Stamford Buildings

In 1967, Stamford was the first designated conservation area in England, and the whole of the old town and St Martins has thus become an area of outstanding architectural and historic interest of national importance. Within this area there are over 400 buildings classed as Grade II (of special architectural or historic interest), or Grade II* (of particular importance). There are also eight ancient monuments in and around the town on either side of the Welland.

The existing street pattern has essentially stayed the same since Saxon times, with Medieval and Georgian buildings now predominating. Stamford is a town best explored on foot, – many narrow pedestrian ways have survived – and unexpected open spaces have been retained. Many of the historic buildings have been restored and repaired.

Of the 14 original churches, five Medieval ones still survive, close together in the centre of town.

All Saints’ Church, on the north side of Red Lion Square, is principally Early English, with 15th century restoration by John and William Browne, and is mentioned in the Domesday Book of 1086. Of interest are the vaulted porch and a series of brasses to the aforementioned Browne family.

St George’s Church in St George’s Square is possibly of very early origin (11th century) but was rebuilt in 1449 by William de Bruges, first Garter King of Arms, as the chapel of the Knights of the Garter. It has several monuments of interest as well as a collection of Garter panes in the 15th century north chancel window.

At the south east corner of Red Lion Square is the Church of St John the Baptist, a complete, mid-15th century perpendicular building with splendid carved angels in the roof of the same period. Ancient glass is seen in several windows as well as brasses and carved screens on north and south sides of the chancel.

St Mary’s Church, at the top of St Mary’s Hill above the Town Hall, is the town’s ‘mother’ church with a very fine broach spire of the 14th century.

St Michael’s Church in the High Street, a disused church of 1836 on the site of a 12th century predecessor, has now been converted into three shops. St Martin’s Church across the river in High Street St Martin’s, is a stately late 15th century perpendicular building with fine glass, some of it unique, built on an older site. Monuments to the Cecil family include the fine Renaissance monument to the first Lord Burghley, William Cecil, who died in 1598.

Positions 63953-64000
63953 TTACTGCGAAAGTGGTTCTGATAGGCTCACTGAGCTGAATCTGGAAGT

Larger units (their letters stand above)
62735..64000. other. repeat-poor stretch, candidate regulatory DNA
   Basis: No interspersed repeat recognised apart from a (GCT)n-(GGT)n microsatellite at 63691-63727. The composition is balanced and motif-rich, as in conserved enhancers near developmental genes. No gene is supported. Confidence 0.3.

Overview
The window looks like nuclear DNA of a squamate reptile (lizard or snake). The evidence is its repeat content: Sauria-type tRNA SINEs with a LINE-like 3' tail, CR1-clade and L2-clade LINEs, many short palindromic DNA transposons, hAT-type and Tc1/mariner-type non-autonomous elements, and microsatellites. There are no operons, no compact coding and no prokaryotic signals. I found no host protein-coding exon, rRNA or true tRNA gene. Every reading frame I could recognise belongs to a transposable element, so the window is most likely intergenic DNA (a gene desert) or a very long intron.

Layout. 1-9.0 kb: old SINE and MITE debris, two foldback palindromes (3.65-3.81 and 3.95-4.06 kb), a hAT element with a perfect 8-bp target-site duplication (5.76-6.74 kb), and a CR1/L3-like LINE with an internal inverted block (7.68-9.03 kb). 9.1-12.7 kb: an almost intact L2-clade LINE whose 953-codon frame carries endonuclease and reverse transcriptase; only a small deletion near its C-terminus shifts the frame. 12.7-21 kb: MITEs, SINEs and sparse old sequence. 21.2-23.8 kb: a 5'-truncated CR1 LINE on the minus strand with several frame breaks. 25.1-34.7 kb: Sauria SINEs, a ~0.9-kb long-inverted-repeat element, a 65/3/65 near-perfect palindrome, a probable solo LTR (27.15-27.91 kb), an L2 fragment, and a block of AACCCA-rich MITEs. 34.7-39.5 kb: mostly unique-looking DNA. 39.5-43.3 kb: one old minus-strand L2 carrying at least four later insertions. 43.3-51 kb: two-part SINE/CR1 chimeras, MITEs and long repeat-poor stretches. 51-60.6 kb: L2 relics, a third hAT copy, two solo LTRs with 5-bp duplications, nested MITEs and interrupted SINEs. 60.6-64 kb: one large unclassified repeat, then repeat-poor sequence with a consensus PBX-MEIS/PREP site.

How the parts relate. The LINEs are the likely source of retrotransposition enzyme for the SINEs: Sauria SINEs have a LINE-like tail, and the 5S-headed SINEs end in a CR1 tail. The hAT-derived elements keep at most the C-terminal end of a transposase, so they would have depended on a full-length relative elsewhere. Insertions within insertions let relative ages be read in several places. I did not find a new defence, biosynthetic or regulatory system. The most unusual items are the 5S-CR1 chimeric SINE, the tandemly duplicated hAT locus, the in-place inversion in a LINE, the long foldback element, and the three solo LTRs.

the gorge pub in stamford

The George Hotel in Stamford 


brownes hospital in stamford

Brownes Hospital in Stamford 


On the north side of Broad Street is Browne’s Hospital, an extremely interesting 15th century building built by William Browne, a wealthy Stamford wool merchant, who was six times an Alderman and who died in 1489. The hospital was built for “ten poor men and two women” with a Warden and Chaplain. It then consisted of a common room divided into cubicles. Altered and enlarged in 1870 and later modernised in 1963-64, the hospital now has six double and five single rooms. The chapel retains a fine screen, original pews and a pre-Reformation altar slab and there is rather fine 15th century glass both here and in the Audit Room. The whole building, set so charmingly around its quiet courtyards, is full of human and architectural interest.

For further interest click here for a 3D interactive tour of Browne's Hospital.

There are eight ancient monuments in and around Stamford. Amongst these are an arch, part of a 12th century town house on St Mary’s Hill, whilst another is a 13th century bastion that is the only surviving relic of the old town wall. Outside the wall to the east is the fine Greyfriars’ gateway that was erected in 1350; also of interest is St Leonard’s Priory which was the earliest of the town’s monastic buildings. It was erected for Benedictine monks and the imposing west front still remains.

Stamford School dates from 1532 and is now part of Stamford Endowed Schools. The surviving part of the Norman and Early English St Paul’s Church remains on the site. Also worth seeing is the Brasenose Knocker, a copy of that brought by Oxford students from their Oxford College in 1333 and now returned there.

Close to the bridge on the south side of the River Welland is the George Hotel whose famous “gallows” inn sign spans the former Great North Road. This site has been catering for travellers since the days when the resident Knights of St John of Jerusalem cared for pilgrims passing through the town.

Stamford Library, on the High Street, is housed within the portico of the original market and shambles which stood beyond; it was opened as a library in 1906 by the then Stamford Borough Council. This building also offers a Heritage Centre which displays the Stamford Tapestry. This took 17 years to complete and was finished in 2000. It depicts the Town’s history, including many of the churches, buildings, industries and people. It was worked in 6 panels by over 25 embroiders and measures 20 feet long with a 20 foot drop.

Like many other country towns, Stamford once had several breweries and reminders of this trade are found in All Saints Brewery which is located in All Saints’ Street.